In otherwords, Bighand is firmly within the DDS 2.0 world – it just hadn't spelled it out in those terms before. And, talking about not broadcasting their achievements to the world, Bighand marketing director Dan Speed has also drawn this information to our attention… “The evolution of our BlackBerry Edition is a great example of how working with alliance partners and learning from them can boost internal knowledge in new areas of technology. Back in May 2007 we jointly released the first BlackBerry Dictation product in the legal sector in conjunction with PaperIQ. As leading BlackBerry operating system experts PaperIQ (now known as DevelopIQ) were instrumental in accelerating our internal knowledge of the BlackBerry platform, and we still have a great relationship with them. However that strategic relationship ended in Jan 2008 and complete with internal expertise we were at that point able to take the BlackBerry dictation component inhouse. Since we made that decision we have been delighted with how the second more advanced iteration has been received and we have seen the product installed across firms such as Lawrence Graham, as well as many many other sites both in the UK and internationally.”

Tune in later today for more digital dictation news.

12 replies on “Bighand launch 3rd generation mobile platform”

Have any readers evaluated Bighand side-by-side with nFlow?
We're looking to replace an SRC Winscribe system and these two are where we are looking.
We're also keen to look in to voice recognition software to either compliment or replace the dication system. Does anyone have any experience in this area?

Why are you looking to change? What are the shortcomings of Winscribe?

Take a look at the Johnston Carmichael entry posted later. This was a comparison of all 3 systems.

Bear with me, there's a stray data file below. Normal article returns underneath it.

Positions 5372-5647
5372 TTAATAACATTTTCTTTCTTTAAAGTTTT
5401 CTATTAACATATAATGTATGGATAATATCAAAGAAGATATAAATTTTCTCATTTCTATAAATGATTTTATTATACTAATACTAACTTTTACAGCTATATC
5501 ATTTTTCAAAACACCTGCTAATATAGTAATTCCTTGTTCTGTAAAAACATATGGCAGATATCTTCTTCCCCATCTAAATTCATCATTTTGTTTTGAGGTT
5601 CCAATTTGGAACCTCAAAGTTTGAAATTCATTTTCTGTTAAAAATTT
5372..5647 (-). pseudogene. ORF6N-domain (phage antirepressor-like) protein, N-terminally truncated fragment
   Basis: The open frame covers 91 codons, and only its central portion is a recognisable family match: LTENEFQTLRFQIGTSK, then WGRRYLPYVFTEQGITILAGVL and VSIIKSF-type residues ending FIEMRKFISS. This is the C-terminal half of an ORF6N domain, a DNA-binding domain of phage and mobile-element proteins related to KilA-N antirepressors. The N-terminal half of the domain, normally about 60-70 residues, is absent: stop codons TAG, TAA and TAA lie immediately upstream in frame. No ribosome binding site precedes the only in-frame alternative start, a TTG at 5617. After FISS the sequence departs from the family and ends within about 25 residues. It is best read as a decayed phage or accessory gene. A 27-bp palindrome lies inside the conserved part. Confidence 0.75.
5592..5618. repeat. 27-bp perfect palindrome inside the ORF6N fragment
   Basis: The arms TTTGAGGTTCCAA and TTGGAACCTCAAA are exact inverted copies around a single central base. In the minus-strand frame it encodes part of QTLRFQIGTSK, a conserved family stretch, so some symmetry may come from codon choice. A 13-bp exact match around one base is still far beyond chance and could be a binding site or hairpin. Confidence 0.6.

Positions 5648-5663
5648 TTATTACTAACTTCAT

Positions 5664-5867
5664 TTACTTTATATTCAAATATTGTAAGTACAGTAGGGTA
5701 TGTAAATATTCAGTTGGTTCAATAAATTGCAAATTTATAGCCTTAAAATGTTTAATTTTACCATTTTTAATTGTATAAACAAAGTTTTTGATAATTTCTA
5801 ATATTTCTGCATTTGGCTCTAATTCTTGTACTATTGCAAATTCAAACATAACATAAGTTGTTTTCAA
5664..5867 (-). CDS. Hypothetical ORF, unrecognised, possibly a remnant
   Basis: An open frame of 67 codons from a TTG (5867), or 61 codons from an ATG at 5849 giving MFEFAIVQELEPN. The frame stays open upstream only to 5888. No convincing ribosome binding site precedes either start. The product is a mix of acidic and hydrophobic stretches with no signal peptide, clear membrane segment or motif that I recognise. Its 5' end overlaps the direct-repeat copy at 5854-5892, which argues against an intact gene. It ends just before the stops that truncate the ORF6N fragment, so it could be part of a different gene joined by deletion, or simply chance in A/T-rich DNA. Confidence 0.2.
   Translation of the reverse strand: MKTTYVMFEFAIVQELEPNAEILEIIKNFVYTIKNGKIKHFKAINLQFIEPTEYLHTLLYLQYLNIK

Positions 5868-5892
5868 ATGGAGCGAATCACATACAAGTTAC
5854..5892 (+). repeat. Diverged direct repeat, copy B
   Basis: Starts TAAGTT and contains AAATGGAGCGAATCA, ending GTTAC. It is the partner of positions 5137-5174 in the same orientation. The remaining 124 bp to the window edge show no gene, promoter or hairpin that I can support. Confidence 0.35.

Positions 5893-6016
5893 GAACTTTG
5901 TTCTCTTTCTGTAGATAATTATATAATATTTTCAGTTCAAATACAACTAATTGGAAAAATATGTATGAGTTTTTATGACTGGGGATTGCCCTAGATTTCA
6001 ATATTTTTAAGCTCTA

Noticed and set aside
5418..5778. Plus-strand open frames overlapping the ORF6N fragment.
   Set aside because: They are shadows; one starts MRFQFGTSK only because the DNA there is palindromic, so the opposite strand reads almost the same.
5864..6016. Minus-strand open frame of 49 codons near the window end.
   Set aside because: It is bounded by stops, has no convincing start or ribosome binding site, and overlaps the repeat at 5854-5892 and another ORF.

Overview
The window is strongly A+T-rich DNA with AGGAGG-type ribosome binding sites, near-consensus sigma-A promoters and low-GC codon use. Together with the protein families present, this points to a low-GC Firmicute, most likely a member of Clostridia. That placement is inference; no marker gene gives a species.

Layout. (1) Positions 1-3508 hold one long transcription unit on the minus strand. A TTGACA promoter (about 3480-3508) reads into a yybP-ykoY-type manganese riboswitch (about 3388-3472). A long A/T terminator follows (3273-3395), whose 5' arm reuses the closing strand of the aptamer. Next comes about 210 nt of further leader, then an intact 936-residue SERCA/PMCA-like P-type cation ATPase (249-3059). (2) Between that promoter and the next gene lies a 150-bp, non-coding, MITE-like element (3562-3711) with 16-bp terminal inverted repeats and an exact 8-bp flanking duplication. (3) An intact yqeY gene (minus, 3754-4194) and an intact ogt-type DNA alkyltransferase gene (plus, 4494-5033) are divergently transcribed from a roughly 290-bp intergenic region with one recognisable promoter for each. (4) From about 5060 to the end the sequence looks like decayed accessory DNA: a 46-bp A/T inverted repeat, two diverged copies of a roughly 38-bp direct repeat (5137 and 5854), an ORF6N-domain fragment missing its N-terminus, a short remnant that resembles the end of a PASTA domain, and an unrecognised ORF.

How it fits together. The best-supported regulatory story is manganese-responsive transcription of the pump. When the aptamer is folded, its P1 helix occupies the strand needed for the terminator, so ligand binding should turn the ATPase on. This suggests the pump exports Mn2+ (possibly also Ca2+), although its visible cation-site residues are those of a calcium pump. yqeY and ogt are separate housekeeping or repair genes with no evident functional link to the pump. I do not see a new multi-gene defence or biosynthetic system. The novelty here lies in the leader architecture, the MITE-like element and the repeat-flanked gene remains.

How are you thinking of using speech recognition?

I'm interested at looking how speech recognition can be “plugged-in” at the back end to have the DD server transcribe the jobs queued up by users.

WinScribe allows you to do just that. You should be able to test it on your existing system, could be worth asking them. They helped us do the same.

Hi I am Philip Vian – CEO of WinScribe Europe. I am sure we can help with this. Please email me at with some details and leave the rest to me.

Yes. For the correct attornies, who will dictate in a proper manner, it futher speeds up document creation process.

How much did it cost? My concern has always been the reasonably high cost of any SR solution against the potential for it not being used. It has always felt like the only way to get SR adopted is to remove typing support completely but that would be a pretty radical move for any firm. I suppose self typing attorneys might go for it but often they don't have the dictation skills and I agree that this is important for success. It feels like a catch 22 in that you need to take the guys that have been used to dictating to a secretary and drive them on to SR but the question is how do you do this without upsetting them in a big way because you have taken away their secretary?

Would you see the fee earners or secretaries correcting the misrecognitions. One problem I have seen is that secretaries don't like being proof readers. Believe it or not they actually like to type and often believe they can type a document quicker from scratch than correct some recognised text. On this basis it might be better if the fee earner proofed their own recognised text and that is a whole different debate!

This is one of the concerns I have.
At present, fee earners dictate letters etc and append instructions (to secretaries) to the end of the dictation.
If we moved to SR then the ability to do this would disapear and admin work would potentially fall to the fee earner.
Certainly, the fee earners here consider anything beyond dictation to be admin and therefore the job of secretaries/admin staff…
Can anyone else share their experience?